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Dick Whittington – and – Sleeping Booty

Dick Whittington – and – Sleeping Booty

The newly reopened Bridge House Theatre in Penge is celebrating Christmas with a pair of pantos – one for children and the other for adults using almost the same cast. I saw them consecutively on the venue’s gala night. And, seeing two pantos in one evening, I can report first that it’s like watching a traditional rep company or being at Edinburgh and is therefore a pretty powerful showcase for versatility. Second, it’s an experience almost as long as seeing an uncut Hamlet. We started at 6pm and finished just before 11pm. If nothing else, it speaks volumes for actor energy.

The first half of Dick Whittington, set mostly in a Penge fish and chip shop, is stronger than the second in which some of the incidents and numbers are a bit protracted. I quite liked the “educated” jokes such as the running alliteration gag and I admired the use of uncompromising vocabulary: “Nubile” and “most verbose of vermin” for instance. That said, the whole show is a bit wordy for young children.

The reactions, though, tell their own story. The playing space at the Bridge House is a simple, informal square, with seats on three sides and no larger than the average classroom. The complete absence of any semblance of a fourth wall makes the children feel effortlessly included. One boy (maybe 9) put his hand up and demanded of Steve Banks (good) as Rattigan, the dastardly rat, “Who exactly are you?” At the end a very small girl (probably under three) took over the space near her front row seat and happily joined in the dancing. It certainly keeps cast members on their toes.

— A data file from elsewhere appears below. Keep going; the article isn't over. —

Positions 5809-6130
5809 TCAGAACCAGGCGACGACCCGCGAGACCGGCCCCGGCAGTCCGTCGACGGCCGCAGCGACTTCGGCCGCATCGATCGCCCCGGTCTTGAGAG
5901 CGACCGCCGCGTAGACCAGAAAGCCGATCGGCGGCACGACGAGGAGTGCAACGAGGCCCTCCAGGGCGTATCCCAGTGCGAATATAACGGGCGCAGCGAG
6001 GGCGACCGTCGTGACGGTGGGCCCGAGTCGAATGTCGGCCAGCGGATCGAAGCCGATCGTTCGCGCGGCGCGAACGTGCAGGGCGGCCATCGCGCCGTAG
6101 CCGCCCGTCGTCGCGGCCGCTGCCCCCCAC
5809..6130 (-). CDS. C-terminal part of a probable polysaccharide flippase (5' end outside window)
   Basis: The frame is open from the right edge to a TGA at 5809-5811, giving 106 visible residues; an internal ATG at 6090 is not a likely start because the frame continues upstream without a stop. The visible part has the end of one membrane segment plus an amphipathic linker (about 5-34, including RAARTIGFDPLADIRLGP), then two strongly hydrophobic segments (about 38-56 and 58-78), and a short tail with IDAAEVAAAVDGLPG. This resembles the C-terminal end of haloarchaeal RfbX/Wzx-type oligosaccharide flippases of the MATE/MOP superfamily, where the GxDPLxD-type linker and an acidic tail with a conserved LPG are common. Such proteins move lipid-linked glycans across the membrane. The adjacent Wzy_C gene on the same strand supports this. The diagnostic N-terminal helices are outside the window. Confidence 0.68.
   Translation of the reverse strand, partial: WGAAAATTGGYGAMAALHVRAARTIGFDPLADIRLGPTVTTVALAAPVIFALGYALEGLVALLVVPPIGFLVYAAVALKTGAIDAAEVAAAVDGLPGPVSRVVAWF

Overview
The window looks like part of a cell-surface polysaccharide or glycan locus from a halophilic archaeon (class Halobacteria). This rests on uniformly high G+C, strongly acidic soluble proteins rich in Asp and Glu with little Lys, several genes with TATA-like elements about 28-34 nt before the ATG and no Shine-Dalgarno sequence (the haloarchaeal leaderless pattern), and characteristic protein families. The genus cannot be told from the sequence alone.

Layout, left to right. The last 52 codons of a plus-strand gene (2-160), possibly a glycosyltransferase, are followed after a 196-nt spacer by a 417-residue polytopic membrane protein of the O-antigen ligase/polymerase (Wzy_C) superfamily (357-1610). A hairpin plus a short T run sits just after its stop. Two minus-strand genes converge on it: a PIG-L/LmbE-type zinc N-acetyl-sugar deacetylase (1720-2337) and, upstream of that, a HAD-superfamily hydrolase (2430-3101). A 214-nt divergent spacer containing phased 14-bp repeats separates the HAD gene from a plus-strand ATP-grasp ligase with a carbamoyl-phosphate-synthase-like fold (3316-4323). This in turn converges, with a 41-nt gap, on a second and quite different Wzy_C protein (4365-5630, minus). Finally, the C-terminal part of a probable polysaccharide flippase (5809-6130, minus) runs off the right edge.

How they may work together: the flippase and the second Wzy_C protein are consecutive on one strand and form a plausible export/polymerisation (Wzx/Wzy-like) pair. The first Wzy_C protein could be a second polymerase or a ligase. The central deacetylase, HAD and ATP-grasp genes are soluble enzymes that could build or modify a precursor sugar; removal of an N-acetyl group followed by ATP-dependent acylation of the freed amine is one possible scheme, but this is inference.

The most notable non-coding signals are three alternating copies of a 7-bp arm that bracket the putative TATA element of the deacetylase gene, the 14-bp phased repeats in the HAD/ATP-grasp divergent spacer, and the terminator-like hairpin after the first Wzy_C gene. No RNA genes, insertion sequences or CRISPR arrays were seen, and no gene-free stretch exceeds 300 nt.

Sleeping Booty – in which co-writer Brendan Matthews gives us a menacing Wagnerian-horned Carabosse  is, of course, a very different sort of show. In a sense “adult pantomime” is a contradiction in terms but it worked for the audience I saw it with who showed their enjoyment with gales of raucous laughter at the many sex jokes, the funniest of which was a series of escalating sweet puns delivered by George Lennan with nicely judged nuance and timing. Lennan, incidentally, is interesting to watch as two contrasting dames. His Dame Sarah is funny and ridiculous without being especially camp. By the time we’re over the 9pm watershed his Queen Constance is up several notches with lots of filthy flirtatiousness.

But the best thing in Sleeping Booty is Alex White delivering a hilarious but understated Bojo. Nothing as cheap or obvious as a blonde wig but he has all the gestures, umming and erring and mannerisms perfectly especially the very serious injured tone. He is also fun as Tom Cook the straight guy in Dick Whittington and I like his singing.

Ellie Walsh is an outstanding actor. She brings oodles of panache and neat dancing skills to a Dick who manages to be charismatic without too much swashbuckling or thigh slapping. And her sweary King Cole, catching eyes in the audience and stomping around crossly is excellent.

I also reckoned Olivia Penhallow’s cheerful cheeky cat (good singing voice) but I was less taken with her work as narrator in the second show. Sarah Louise Hughes screams, shouts and pulls faces, first as a drunken Fairy Good and later as a very spoiled Princess Aurora, among other roles. It’s initially amusing but soon gets wearisome because it’s relentless. She should have been directed to dial it down occasionally.